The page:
• Give battery-free gifts. According to the EPA (American Based), about 40% of all battery sales occur during the holiday season. Discarded batteries are an environmental hazard. Even rechargeable batteries find their way into the waste stream eventually. Check out our solar & water powered gadgets and toys.
  • Buy gifts that are alive or have the potential to grow. Get really creative here and make your own veggie garden kit with some of our organic seeds and put these with a pair of gardening gloves, or a book on gardening. Herb gardens are also great gifts, as are trees. I for one would love to get a lemon; olive or avo tree for Christmas.
  • Give to others on behalf of your loved
    There are no shortage of charities to choose from, starting
    with the two charities that we support: The Starfish Greathearts Foundation and Food & Trees for Africa.
  • Give services. Be it a pamperlicious foot massage or a gardening lesson, you are creating work in your local economy and no resource is being used to create the gift.
  • Antiques and second hand shops are full of treasures. And these treasures are just waiting to make their new owners happy. The possibility of special and unique gifts to give here are endless. For instance, a group of us went to the Milnerton market in Cape Town and brought a bunch of old but stunning brooches and found an old music jewellery box to give them to our friend Kate for her 30th. I don’t believe she could have imaged receiving a more special gift for that milestone.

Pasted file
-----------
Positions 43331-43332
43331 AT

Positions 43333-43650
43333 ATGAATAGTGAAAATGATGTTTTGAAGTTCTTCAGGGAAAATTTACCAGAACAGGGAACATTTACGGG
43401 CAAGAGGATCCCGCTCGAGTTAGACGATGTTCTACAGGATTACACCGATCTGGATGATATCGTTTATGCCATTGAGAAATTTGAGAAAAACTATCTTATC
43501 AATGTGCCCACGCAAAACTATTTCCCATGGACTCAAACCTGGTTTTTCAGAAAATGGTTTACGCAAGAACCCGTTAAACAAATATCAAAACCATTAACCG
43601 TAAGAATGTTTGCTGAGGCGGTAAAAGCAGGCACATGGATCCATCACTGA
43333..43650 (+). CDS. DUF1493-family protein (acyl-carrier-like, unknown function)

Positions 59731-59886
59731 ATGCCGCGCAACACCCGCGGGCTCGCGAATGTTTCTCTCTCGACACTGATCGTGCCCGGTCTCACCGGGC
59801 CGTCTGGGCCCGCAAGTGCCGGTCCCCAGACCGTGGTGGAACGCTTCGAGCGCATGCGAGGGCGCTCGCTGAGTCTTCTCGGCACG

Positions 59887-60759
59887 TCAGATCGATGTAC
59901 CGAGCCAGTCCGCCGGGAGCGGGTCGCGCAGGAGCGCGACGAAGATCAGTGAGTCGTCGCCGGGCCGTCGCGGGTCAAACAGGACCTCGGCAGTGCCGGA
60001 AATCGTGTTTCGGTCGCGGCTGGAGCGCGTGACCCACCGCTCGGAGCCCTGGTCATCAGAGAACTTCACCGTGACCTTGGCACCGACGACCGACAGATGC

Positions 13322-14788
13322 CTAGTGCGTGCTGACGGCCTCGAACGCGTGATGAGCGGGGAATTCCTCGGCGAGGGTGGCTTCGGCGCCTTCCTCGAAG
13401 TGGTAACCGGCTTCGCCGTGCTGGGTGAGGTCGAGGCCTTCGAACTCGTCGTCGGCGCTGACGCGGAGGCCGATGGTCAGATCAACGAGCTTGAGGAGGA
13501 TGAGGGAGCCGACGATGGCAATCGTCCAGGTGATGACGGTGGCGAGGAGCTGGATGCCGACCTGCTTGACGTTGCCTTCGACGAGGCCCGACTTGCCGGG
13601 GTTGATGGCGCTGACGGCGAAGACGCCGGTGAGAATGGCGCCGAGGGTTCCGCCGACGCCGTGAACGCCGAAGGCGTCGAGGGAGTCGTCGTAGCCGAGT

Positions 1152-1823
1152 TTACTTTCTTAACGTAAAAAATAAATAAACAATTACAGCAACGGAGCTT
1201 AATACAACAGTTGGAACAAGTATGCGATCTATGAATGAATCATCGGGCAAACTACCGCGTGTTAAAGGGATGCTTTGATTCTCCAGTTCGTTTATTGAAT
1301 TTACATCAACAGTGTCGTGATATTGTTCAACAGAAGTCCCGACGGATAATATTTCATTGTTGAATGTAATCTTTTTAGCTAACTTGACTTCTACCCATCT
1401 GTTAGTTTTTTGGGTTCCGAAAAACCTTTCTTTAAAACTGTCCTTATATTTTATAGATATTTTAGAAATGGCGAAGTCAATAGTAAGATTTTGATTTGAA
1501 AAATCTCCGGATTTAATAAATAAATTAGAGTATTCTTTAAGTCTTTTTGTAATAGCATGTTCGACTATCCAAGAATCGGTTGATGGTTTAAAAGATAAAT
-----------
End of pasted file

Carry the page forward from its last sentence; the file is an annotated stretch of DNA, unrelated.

• Re-gift. If the gift is suitable for the recipient, we don’t even believe there is debate on whether this etiquette is appropriate. It’s a gift, and if it makes you smile to receive it, who cares if it was originally given to the wrong person.
  • Natural Gifts. Don’t forget about the treasures found out hiking – crystals, shells ect. These make very special gifts for those who appreciate them too.

Green Cards

There are so many ways to make your own cards, but if you must buy them, please check that they are local first. Some ideas to get those creative cogs turning:

  • Last year’s calendar probably has some great pictures that can be cut out and pasted onto new cards.
  • My personal favourite is to use photos to make cards. I don’t glue them on but prestic them on so that the receiver can frame the picture if they would like to.